“Some of the most important lessons I’ve learned in the business world,” O’Brien said. “You don’t get anywhere with a stalemate mindset. It takes leadership, people skills and the ability to bridge gaps.”
Besides the challenges O’Brien faces by opposing a such deeply entrenched incumbent like Rep. Upton, the Democratic candidate also must face an opponent who can easily outspend him. According to opensecrets.org, a nonpartisan website that tracks campaign spending, Upton raised over $3.1 million in funding last year.
In comparison, O’Brien has raised significantly less, though he was able to raise $95,000 two months after declaring his candidacy.
“From day one, when I kicked off the campaign, I knew we couldn’t run against [Upton] in terms of money,” O’Brien said. “If our message resonates, and people go to the polls, that’s what matters.”
Just like in the U.S. Presidential election, one of the main issues surrounding this year’s congressional election is unemployment, which is currently resting around 8.5 percent here in Michigan.
One of the main ways O’Brien plans to combat this trend is to create additional local manufacturing jobs, which he says Upton is fighting to export overseas. The Democrat said he wants to reverse tax policies that help drive manufacturing jobs out of the district, replacing them with incentives that would bring them back.
Another way O’Brien said he would tackle unemployment would be to invest in the repair of local infrastructure needs.
“Last year, we had the warmest winter on record here in Michigan,” O’Brien said. “We could of had thousands of people working on bridges and other projects.”
The candidate also has strong feelings about various social issues, including women’s abortion rights, which have come under fire from a number of Republican politicians in recent months.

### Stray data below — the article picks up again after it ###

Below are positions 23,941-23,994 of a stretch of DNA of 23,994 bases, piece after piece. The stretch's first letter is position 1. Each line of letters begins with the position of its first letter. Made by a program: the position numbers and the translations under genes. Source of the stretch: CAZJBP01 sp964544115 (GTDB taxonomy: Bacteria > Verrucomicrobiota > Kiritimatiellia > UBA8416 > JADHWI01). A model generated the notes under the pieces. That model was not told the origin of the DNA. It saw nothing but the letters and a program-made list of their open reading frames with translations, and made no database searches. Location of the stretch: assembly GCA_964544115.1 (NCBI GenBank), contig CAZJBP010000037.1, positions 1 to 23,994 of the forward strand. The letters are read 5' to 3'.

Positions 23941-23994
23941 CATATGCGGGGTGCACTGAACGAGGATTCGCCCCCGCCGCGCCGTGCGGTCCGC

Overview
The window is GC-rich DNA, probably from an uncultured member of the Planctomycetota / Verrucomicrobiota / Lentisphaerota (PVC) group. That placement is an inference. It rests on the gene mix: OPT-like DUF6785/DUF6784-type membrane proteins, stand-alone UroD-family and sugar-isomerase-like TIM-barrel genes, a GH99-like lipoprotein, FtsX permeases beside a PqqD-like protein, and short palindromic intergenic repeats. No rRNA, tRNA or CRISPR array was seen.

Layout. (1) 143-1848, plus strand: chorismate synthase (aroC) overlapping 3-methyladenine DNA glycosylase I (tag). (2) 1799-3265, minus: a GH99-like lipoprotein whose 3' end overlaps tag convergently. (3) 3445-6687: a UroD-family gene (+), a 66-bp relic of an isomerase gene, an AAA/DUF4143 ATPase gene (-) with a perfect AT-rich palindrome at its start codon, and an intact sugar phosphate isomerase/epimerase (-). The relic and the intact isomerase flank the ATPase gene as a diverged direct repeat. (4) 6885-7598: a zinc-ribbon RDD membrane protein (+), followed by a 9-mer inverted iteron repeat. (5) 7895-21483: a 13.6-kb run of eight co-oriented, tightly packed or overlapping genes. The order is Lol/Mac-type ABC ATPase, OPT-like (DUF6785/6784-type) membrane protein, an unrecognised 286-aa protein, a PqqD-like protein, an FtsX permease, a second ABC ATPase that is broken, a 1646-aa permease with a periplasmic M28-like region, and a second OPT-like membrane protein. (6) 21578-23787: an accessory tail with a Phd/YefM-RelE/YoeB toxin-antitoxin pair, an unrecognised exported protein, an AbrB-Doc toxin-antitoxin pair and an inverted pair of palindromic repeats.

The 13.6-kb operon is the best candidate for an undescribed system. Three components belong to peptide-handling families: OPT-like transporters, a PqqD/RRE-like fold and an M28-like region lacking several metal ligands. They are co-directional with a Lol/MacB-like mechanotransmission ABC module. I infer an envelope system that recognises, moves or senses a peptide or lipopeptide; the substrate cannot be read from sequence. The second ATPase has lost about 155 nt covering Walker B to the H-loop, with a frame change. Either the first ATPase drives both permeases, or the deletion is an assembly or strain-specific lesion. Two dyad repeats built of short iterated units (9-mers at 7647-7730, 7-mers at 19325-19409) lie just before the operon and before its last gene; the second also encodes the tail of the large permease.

“It’s appalling and very troubling that we are revisiting these issues,” O’Brien said. “Women make up half of our population, and they should be able to determine their own destinies and make their own decisions about their bodies and their health.”
O’Brien weighed in on the state of higher education in the district as well.
“We have to double down in our investment in education,” he said. “One of the most compelling issues we face today is a lack of well-educated workers.”
O’Brien said he was especially troubled by the recent debates over the interest rates for federal student loans, which congress voted against doubling in June.
“When I came out of the Marine Corps, I went back to work to put myself through college,” O’Brien said. “Federal Pell grants and Stafford loans, that this nation helped to establish, helped me graduate from [Washington University] with honors.”
While most of this nation’s voters attention will be devoted to the Presidential contest between Barack Obama and Mitt Romney, O’Brien said that WMU’s young voters should care about who they want representing them in congress, whether that be him or Rep. Upton.
“[Students] should care about their own futures, and they need to be actively, actively engaged in the democratic process,” he said.